I guess I understand why they are so insistent on performance reviews. Without them, many managers wouldn't take the time to sit down one-on-one with their reports. A 'review' might only take place when the manager is preparing to terminate the employee and needs to document his/her inadequate performance. Without the structure of the formal review process, a performance review, even with the best employees, degenerates into a brief conversation where each party knows they'd rather be doing something else.
But even with the process and the regularly scheduled reviews, the experience is at the very least, uncomfortable and all too often, unproductive. What is it we really want the performance review to accomplish? I suspect that most people would agree to the following goals:
- Give the manager a chance to provide feedback on the employee's work,
recognizing accomplishments and identifying areas that need improvement.
- Give the employee the opportunity to provide feedback to management on the job, the company, the work environment, the manager, and their career/developmental goals.
- Agree on new goals and what is needed to achieve them.
- Provide motivation for the employee to perform at his/her highest level.
Thirty years later, a 'big company' which had acquired one of mine, had another completely different review process. Each quarter, the employee was expected to lay out goals for the coming quarter. The manager then approved the goals or made modifications. This was done via a browser-based tool, no actual face-to-face communication took place. Theoretically, during the quarter, the goals could be updated by either party. At the end of the quarter, the employee rated him/herself and submitted the ratings to the manager. The manager could approve or change the ratings and the performance review process was done. Well almost. HR required a follow up conversation about the review. Raises were determined based on the ratings that managers and employees agreed to.
While the idea of setting goals quarterly, reviewing them regularly, and doing quarterly employee reviews seemed like a good one, in practice, overburdened managers took cursory looks at goals and signed off. Busy employees often just copied goals from one quarter to the next and submitted them. Self-evaluations were haphazard and any changes by the managers were usually driven by budget - you needed to adjust ratings so that raises would fit within your budget. Of course, then HR would step in. If you had too many highly rated employees, they made you adjust some of them downward or sometimes they or your own manager would make rating adjustments without consulting you. HR had standards that dictated how many Outstanding, Excellent, Average, and Below Average employees existed in any group. It didn't matter if your group had the best performers in the company.
Clearly the process was flawed. And as I reflect on all the Performance Review processes I've seen in my long career, I think it's the nature of the beast. Classic Performance Reviews need to go (away).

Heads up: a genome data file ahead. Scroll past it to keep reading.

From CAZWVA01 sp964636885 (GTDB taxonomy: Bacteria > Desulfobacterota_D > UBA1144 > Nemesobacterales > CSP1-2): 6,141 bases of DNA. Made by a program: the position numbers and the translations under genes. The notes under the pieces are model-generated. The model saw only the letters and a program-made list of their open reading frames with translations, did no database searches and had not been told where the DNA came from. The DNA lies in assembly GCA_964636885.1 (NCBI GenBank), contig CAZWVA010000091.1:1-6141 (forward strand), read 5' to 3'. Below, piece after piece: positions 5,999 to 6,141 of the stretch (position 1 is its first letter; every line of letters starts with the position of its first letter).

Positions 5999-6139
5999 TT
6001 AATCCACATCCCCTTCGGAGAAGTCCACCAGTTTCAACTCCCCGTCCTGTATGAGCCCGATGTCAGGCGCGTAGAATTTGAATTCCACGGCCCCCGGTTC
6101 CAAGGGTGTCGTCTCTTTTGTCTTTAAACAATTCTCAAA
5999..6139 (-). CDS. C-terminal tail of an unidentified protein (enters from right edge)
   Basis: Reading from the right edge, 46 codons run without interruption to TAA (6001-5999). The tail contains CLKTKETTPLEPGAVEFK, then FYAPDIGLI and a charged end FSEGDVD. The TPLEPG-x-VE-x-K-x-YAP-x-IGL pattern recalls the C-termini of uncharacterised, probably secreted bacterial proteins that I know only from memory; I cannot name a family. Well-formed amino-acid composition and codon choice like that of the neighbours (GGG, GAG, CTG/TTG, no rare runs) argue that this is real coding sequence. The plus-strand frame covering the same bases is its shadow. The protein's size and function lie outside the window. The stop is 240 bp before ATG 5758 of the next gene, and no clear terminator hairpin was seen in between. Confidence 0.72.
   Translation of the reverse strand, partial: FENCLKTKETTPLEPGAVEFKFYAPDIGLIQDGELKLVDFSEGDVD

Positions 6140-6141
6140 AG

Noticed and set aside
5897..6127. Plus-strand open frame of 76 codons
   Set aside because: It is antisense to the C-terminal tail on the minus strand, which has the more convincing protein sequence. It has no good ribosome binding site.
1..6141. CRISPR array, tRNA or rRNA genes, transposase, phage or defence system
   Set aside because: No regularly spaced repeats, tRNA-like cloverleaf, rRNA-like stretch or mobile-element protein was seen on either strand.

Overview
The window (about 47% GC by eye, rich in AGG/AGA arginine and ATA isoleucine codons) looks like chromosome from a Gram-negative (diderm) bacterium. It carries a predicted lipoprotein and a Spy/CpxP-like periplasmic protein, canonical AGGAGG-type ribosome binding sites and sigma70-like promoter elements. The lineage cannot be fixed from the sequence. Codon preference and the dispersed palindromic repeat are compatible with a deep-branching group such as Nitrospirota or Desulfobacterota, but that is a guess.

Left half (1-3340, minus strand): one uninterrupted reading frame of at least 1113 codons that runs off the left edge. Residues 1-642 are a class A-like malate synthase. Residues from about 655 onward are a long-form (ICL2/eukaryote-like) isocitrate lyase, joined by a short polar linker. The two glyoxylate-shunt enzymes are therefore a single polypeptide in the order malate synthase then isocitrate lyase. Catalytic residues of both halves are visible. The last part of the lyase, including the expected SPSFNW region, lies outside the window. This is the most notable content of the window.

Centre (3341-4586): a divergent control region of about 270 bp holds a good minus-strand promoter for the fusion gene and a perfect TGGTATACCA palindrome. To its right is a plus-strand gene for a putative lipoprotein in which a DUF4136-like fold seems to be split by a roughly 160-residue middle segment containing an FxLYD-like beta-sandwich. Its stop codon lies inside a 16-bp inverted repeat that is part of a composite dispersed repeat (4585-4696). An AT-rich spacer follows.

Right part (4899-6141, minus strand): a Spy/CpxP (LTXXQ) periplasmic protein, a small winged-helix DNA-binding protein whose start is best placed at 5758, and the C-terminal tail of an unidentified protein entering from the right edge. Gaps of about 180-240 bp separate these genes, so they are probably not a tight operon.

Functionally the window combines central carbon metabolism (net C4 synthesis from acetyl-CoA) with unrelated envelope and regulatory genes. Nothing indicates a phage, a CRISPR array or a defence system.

So what do we do instead?
If we review the four key objectives for performance reviews above, doesn't it seem like they should just result from good management?
As a manager, your job is to help your reports do their jobs better. You're a facilitator. This means agreeing on goals, checking in on progress, bringing resources to help if there are problems, adapting goals as necessary, and doing post-mortems to identify the good and the bad aspects of any project/task.
Setting the initial goals should be done in person, or, for a telecommuter, via a video call. Make the time. Depending on the tasks and goals, checking in on progress should be done at least weekly. Ideally this is done one-on-one, but depending on the project/size of the team, a group meeting isn't necessarily a bad way to check on progress. Often another team member has time or experience that can help out when problems arise. Employees should be encouraged to ask about changes to goals and their priorities (which may change frequently during the course of a project, particularly if the employee has multiple responsibilities, like doing both development and customer support).
Again, depending on the nature of the tasks/goals and the team, post mortems can be done individually or as a group.
There is one aspect of those formal reviews that rarely went well but which you need to incorporate into your non-review paradigm: You need to regularly talk to your employees about their career and development goals and how their job, the company's direction, and your efforts are helping (or hindering) them to achieve them.
Have a one-on-one meeting over lunch, coffee, or, if you're so inclined, join them in a recreational activity. Make it clear you're listening, even if you can't give them everything they want. Acknowledging their needs and desires, and showing a path to realizing them is critical to keeping your team members motivated.
Okay, the truth is, this approach hasn't really eliminated reviews. Instead, we've just made them continuous by incorporating them into our daily management.
But good management is what it's all about and all too often, the formal review process just impedes our ability to connect with our employees and to be the facilitators they need.